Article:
3. Formal Proof of the Collatz Conjecture
Let
$f\left(x\right)$ be the Collatz function defined as:
And let
$R\left(x\right)$ be the multivalued inverse function of
$f\left(x\right)$ given by:
We now formally define the Algebraic Inverse Tree:
Definition 3.1. Let ${T}_{k}$ be the directed tree rooted at k constructed recursively as:
The root node of ${T}_{k}$ is k.
If n is a node in ${T}_{k}$, its child nodes are the elements of $R\left(n\right)$.
The edges from n to each child h are labeled with the operation $n\to h$.
${T}_{k}$ is the Algebraic Inverse Tree (AIT) of parameter k.
We now prove two key lemmas about the properties of AITs:
Lemma 3.1.
[Collatz Function and its Inverse] Let $f:\mathbb{N}\to \mathbb{N}$ be the Collatz function defined by
The function f is invertible in a multivalued sense. Specifically, for each $x\in \mathbb{N}$, there exists a finite, nonempty set $R\left(x\right)\subset \mathbb{N}$ such that for all $y\in R\left(x\right)$, $f\left(y\right)=x$.
Proof. Define the function
$R:\mathbb{N}\to {2}^{\mathbb{N}}$ (where
${2}^{\mathbb{N}}$ denotes the power set of natural numbers) by
For
$x=1$,
$R\left(1\right)=\varnothing $ since 1 is the end of any Collatz sequence.
We now consider two cases for x:
Case 1: $x\not\equiv 4\phantom{\rule{4.44443pt}{0ex}}(mod\phantom{\rule{0.277778em}{0ex}}6)$ or
$x=1$. Here,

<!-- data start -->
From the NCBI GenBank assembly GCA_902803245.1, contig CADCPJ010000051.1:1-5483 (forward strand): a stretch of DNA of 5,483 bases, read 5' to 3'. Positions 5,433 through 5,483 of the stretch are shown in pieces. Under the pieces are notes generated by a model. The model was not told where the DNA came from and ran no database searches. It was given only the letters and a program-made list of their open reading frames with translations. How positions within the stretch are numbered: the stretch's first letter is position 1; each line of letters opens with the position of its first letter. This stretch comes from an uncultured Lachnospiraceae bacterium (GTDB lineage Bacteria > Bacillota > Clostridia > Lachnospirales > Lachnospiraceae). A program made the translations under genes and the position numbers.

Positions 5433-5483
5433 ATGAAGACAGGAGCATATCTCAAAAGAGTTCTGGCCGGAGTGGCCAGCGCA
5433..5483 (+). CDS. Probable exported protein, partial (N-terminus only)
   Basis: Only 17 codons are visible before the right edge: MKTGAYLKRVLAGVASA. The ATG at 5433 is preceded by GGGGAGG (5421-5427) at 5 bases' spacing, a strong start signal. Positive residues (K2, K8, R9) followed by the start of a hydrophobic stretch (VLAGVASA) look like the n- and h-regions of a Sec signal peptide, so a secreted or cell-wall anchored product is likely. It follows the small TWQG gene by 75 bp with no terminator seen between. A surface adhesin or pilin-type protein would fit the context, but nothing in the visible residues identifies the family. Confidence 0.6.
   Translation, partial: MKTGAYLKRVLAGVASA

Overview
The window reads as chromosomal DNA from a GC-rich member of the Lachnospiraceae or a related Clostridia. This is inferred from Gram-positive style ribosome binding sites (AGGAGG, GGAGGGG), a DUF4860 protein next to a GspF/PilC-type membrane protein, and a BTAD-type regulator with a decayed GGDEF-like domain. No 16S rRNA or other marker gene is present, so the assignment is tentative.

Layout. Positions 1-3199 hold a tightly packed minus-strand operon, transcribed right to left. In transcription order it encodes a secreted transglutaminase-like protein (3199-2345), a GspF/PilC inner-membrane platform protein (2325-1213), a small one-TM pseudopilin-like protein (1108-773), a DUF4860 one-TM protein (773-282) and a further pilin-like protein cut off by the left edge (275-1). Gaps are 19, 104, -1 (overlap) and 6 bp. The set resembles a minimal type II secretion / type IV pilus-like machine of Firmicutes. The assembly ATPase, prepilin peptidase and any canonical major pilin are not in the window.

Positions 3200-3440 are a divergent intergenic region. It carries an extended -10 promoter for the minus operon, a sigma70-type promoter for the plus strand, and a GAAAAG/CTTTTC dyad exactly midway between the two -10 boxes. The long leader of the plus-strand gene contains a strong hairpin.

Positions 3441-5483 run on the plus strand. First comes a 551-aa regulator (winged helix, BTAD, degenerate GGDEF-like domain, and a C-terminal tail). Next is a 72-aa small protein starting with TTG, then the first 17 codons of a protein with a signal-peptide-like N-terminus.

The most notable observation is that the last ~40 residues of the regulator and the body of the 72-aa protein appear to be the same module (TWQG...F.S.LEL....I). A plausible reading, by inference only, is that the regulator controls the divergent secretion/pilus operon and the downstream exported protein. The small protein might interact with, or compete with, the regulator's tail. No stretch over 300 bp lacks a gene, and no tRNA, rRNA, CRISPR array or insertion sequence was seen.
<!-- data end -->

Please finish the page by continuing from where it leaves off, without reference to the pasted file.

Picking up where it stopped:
$R\left(x\right)=\left\{2x\right\}$. We then have
establishing the inverse relationship in this case.
Case 2: $x\equiv 4\phantom{\rule{4.44443pt}{0ex}}(mod\phantom{\rule{0.277778em}{0ex}}6)$ and
$x>1$. In this situation,
$R\left(x\right)=\{2x,\frac{x1}{3}\}$. Applying
f to both elements of this set, we have:
This confirms that, for all $x\in \mathbb{N}$, there exists a finite set $R\left(x\right)$ such that for all $y\in R\left(x\right)$, $f\left(y\right)=x$.
□
Lemma 3.2. Every natural number appears as a node in the AIT ${T}_{1}$.
Proof. We will use strong induction on n.
Base case: $n=1$ is the root node of ${T}_{1}$, so the lemma holds.
Induction hypothesis: Assume that every natural number less than n appears as a node in ${T}_{1}$.
Inductive step: Consider two cases for n:

Case 1: n is odd.
In this case, $\frac{n1}{3}<n$ is a natural number. By the induction hypothesis, $\frac{n1}{3}$ is a node in ${T}_{1}$. The tree construction guarantees that if $\frac{n1}{3}$ is in ${T}_{1}$, then by adding the edge $\frac{n1}{3}\to n$, n will also be included in ${T}_{1}$.